“That would put them on an even playing field, and we could compete with them,” Mr Watson told Tribune Business. “There’s a misconception that Bahamian dive operations are small operators, sitting at the dock and waiting for people to come by.”

He explained, though, that dive operations were key room night and business drivers for resorts, especially in the Family Islands, where they were often either owned, or had partnered, with hotels.

Other key spin-off beneficiaries are restaurants, bars and gift shops, with many dive packages being pre-booked in advance through registration facilities in the US.

Mr Watson likened the ‘liveaboard’ situation to the Government allowing the cruise lines to run their own dive tours in Bahamian waters, or permitting foreign bonefishing guides to operate in this nation.

“The Government would not allow that, so they shouldn’t allow this,” he told Tribune Business. “This situation with Bimini really brought it to a head.

“Our concerns just keep falling on deaf ears. The Treasury certainly needs the revenue, and it’s a shame to see them losing money on top of this.”

Bahamian dive operators say the problems have stemmed from the Foreign Charter Yacht Act (1991 Boat Registration Act, Chapter 277).

This had been designed to attract mega yachts to base themselves in the Bahamas and run charters from this nation, developing a lucrative new market for the country.

The Act was designed to offer a more attractive tax regime than Florida, levying a 4 per cent ‘Charter fee’ on these boats gross revenues, in comparison to a 6 per cent sales tax, plus an annual licence fee linked to vessel size.

But this has instead created “a loophole for all dive boats out of Florida to be quasi-legal”, with many avoiding the 4 per cent of gross revenues charter fee.


asiseeit 7 years, 11 months ago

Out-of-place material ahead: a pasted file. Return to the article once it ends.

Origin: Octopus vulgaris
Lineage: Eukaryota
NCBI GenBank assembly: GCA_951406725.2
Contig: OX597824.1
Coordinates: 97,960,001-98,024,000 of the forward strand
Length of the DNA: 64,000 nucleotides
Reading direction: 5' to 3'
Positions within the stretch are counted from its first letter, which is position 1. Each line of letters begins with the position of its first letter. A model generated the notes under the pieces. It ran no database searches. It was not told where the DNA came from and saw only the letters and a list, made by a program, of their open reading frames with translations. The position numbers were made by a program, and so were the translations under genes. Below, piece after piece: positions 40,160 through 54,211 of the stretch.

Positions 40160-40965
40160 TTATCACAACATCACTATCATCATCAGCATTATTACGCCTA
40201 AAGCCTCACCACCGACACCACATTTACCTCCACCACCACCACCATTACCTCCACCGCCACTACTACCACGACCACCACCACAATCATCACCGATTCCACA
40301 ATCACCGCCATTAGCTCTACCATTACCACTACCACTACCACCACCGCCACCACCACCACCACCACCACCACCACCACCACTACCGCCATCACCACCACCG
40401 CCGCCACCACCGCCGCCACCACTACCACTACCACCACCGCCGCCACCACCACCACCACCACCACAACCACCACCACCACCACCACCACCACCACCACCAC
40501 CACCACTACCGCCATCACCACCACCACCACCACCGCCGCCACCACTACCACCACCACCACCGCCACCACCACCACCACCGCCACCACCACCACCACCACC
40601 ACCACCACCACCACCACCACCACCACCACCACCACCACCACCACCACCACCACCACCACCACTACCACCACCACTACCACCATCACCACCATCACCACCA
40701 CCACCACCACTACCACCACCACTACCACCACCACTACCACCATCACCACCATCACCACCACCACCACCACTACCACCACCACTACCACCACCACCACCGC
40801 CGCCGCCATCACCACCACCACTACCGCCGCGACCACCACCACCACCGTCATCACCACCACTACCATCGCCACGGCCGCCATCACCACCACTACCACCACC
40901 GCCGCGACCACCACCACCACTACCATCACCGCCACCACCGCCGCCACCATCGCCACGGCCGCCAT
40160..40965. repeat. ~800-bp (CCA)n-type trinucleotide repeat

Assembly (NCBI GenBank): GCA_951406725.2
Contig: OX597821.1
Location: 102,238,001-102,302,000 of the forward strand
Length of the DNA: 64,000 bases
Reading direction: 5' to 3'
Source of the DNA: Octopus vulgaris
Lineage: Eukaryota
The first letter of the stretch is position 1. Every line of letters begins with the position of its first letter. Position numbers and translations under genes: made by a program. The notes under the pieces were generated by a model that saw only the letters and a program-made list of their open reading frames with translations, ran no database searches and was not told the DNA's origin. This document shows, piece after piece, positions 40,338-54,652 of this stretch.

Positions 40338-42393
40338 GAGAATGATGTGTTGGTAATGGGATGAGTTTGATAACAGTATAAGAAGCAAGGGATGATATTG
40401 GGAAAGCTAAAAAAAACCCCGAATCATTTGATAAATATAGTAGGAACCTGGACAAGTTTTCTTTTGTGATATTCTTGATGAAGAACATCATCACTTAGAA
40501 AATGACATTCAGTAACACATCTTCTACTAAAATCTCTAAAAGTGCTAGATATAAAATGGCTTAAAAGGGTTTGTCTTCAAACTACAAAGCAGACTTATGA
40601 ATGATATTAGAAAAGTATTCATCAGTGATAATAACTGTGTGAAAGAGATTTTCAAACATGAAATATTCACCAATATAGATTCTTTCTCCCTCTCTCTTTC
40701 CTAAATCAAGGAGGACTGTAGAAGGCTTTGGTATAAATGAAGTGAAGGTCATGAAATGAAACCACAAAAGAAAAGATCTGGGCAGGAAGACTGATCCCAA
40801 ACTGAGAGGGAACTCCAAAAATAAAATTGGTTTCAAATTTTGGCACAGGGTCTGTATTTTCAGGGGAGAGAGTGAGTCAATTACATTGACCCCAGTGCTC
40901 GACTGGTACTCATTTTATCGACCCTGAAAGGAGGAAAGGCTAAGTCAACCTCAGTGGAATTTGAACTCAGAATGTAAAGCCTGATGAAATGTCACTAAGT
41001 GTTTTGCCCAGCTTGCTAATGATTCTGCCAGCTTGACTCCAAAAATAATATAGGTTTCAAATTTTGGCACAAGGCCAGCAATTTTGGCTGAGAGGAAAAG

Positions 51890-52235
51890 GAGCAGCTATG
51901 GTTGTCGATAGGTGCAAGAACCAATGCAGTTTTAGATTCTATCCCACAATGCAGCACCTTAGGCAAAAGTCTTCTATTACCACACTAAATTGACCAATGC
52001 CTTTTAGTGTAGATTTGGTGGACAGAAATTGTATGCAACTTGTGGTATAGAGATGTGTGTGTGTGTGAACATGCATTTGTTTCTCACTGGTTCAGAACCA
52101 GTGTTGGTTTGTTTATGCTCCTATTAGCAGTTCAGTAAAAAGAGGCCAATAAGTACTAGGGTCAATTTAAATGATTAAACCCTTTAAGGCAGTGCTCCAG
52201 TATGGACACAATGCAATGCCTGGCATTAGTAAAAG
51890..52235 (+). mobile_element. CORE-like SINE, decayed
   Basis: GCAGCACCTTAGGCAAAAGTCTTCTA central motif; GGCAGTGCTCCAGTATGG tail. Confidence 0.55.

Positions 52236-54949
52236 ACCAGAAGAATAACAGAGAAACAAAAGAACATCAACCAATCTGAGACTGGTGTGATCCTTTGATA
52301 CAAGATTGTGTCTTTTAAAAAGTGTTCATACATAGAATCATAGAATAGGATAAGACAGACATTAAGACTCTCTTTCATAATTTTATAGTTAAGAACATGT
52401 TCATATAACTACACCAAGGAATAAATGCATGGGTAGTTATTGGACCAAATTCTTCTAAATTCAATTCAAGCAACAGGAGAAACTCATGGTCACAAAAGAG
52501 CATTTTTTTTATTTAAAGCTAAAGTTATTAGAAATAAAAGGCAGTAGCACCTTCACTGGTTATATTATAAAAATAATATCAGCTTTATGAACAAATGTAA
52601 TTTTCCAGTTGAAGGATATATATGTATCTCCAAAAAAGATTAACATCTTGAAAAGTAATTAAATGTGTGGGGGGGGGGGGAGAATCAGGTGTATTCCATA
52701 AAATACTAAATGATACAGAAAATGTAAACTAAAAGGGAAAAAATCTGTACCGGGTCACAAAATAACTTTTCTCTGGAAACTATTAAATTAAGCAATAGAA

Most politrickans have no idea what most of the Bahamas is about, IE the ocean. They can not comprehend how we are being raped or what potential the sea's hold. I bet 75% can't even swim.


newcitizen 7 years, 11 months ago

Why is it that the government is broke, but will not go after collecting the fees that it already has on the book and is entitled to collect? Are the people in charge of these things getting paid off by someone to not do their jobs? Are they so selfish as to not care about the country they come from and live in? Everyday we hear of people sneaking through loophole after loophole that the Bahamian Government allows to exist while trying to pinch more and more money from those that can least afford it. Worst of all, why have the citizens stayed idle and said nothing for so long? What will it actually take to motivate the people to demand change and accountability. Our future is what is being wasted away right now.


bahaymeeun 7 years, 11 months ago

Bimini??? Exuma is 50 times worse. All kind of foreign boats doing snorkeling, swimming pig tours, iguana tours, fishing, even spear fishing... exactly the same as Bahamians but not paying one cent! No license, no national insurance, no nothing! It's a disgrace. Bahamians can't go to USA and do tours like that, and especially with no license??? The Port Department here is a joke!


Ben 7 years, 10 months ago

"A world-renowned dive guru?" No not quite, more of a broken down old man well past his prime who, like the proverbial old nutter on the porch steps, is bemoaning the fact, "the new kids on the block" are making a lot of noise.

Stewart Cove is equally noxious with his penchant for women in their 20's and his complete disregard for anyone but S Cove Inc.

You want to know what is REALLY going on?

Classic dive industry turf war over a natural resource. This is about $$$ our and simple, $$$ NOT lining the pockets of old men.


captjohnr3 5 years ago

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A Bill that would ban SCUBA divers from feeding sharks in U.S. waters introduced in Congress